The second report from an Institute of Medicine committee calls for a top-to-bottom overhaul of the nation's healthcare system and a broad embrace of technology, not only to reduce medical errors and improve quality but also to keep up with the speed of scientific change.
The report by the Committee on Health Care Quality in America also asked Congress to set up and appropriate $1 billion for a healthcare quality improvement fund to jump start the national deployment in the next three to five years of effective quality improvement tools and programs.
The committee delivered its final report, "Crossing the Quality Chasm: A New Healthcare System for the 21st Century," on March 1.
"I want to make sure the message to the medical community is very clear," said IOM committee member Donald Berwick, M.D., at a press conference. "We are saying that the care is not satisfactory. We are saying that the care the American population gets is not the care they should get.
"We are saying that major improvements are needed. They're urgent. They're important. We are saying they are achievable."
Berwick is president and CEO of the Boston-based not-for-profit Institute for Healthcare Improvement.
"Quality problems are everywhere, affecting many patients. Between the healthcare we have and the care we could have lies not just a gap, but a chasm, " the report states.
"Crossing the Quality Chasm" is the broader sequel to "To Err Is Human," the highly publicized report by the same committee released in late 1999. That report focused on reducing medical errors that its authors estimate claim the lives of up to 98,000 patients each year.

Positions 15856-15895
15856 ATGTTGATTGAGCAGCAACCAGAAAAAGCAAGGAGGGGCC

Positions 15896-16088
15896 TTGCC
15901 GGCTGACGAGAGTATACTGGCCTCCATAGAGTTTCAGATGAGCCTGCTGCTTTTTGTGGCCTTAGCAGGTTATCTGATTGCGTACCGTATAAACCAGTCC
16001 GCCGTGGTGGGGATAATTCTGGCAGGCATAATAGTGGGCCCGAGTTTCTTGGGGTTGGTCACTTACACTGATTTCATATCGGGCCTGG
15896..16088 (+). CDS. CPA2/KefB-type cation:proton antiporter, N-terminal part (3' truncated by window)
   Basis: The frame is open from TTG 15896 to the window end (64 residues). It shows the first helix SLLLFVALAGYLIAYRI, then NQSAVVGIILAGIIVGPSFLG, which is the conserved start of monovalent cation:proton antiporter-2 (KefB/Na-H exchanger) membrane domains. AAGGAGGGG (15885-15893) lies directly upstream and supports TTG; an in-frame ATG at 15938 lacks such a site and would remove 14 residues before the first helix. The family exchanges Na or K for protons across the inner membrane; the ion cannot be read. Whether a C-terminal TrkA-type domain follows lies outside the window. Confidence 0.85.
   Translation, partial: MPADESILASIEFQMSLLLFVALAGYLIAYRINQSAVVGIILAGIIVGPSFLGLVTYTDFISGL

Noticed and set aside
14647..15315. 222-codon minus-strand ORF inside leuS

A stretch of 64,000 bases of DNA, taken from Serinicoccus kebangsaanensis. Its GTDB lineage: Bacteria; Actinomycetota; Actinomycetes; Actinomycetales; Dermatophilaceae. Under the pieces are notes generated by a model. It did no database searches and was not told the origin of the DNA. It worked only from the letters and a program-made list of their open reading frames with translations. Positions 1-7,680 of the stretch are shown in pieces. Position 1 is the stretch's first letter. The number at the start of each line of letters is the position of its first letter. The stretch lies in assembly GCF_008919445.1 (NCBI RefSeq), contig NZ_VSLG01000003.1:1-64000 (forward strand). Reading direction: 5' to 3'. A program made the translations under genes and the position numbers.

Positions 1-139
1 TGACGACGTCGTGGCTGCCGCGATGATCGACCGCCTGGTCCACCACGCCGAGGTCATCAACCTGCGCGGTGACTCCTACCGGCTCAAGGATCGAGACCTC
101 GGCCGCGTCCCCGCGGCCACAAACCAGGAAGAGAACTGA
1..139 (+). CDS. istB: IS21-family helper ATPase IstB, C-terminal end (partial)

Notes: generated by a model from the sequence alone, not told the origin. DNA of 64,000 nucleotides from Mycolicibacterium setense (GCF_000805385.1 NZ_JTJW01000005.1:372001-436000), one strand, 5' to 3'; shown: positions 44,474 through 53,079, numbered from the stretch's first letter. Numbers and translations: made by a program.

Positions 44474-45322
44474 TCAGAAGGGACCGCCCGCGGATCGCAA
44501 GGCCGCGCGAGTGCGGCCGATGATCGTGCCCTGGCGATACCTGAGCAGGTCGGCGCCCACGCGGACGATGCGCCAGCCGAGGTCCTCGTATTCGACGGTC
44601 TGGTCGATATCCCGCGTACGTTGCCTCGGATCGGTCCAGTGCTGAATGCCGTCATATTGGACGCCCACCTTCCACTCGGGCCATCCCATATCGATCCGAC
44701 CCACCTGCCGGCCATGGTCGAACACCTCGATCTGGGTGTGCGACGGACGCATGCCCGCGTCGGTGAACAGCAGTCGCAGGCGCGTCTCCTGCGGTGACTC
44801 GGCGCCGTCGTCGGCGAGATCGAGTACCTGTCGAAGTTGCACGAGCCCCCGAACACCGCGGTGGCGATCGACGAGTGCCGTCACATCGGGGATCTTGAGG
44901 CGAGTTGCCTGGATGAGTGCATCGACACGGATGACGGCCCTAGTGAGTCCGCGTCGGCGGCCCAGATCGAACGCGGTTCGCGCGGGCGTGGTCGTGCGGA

The 335-page report cites the "extreme variability" in implementation of science-backed best practices as one of a number of key contributors to inferior patient care.
Referencing an article by E. Andrew Balas, M.D., and Suzanne Boren published in the 2000 edition
of the Yearbook of Medical Informatics, the report says it takes 17 years on average "for new knowledge generated by randomized controlled trials to be incorporated into practice."
IOM quality committee chairman William Richardson, president and CEO of the Kellogg Foundation of Battle Creek, Mich., says the medical profession needs to recognize "the key to success over the long term is deploying technology to be able to effectively access new information as it comes along."
During the 1970s, Richardson says, medical literature reported results from an average of 500 randomized clinical trials per year.
"In the 1990s, the average number of randomized clinical trials that occurred was 10,000," he says. "The complex systems that we're working with today require more than any professional can carry around in his or her head."
Given this existing inability of the healthcare industry to keep up with science, the report says "we may conclude that it is even less prepared to respond to the extraordinary scientific advances that will surely emerge during the first half of the 21st century."
Berwick says no amount of tweaking on the margins of the current health care system would suffice.
"It's not a matter of the effort or the will or the skill or the dedication of the American clinical community," he says. "They're wonderful. If the doctors and nurses weren't trying as hard as they are, we'd be in a lot worse shape.
"What we are saying is they need help," he says. "The American physician and nurse cannot now alone without redesigning the system give the care they want. The game is over. It's time for a new system in which they can do their work better. This is not about blame, it's about change."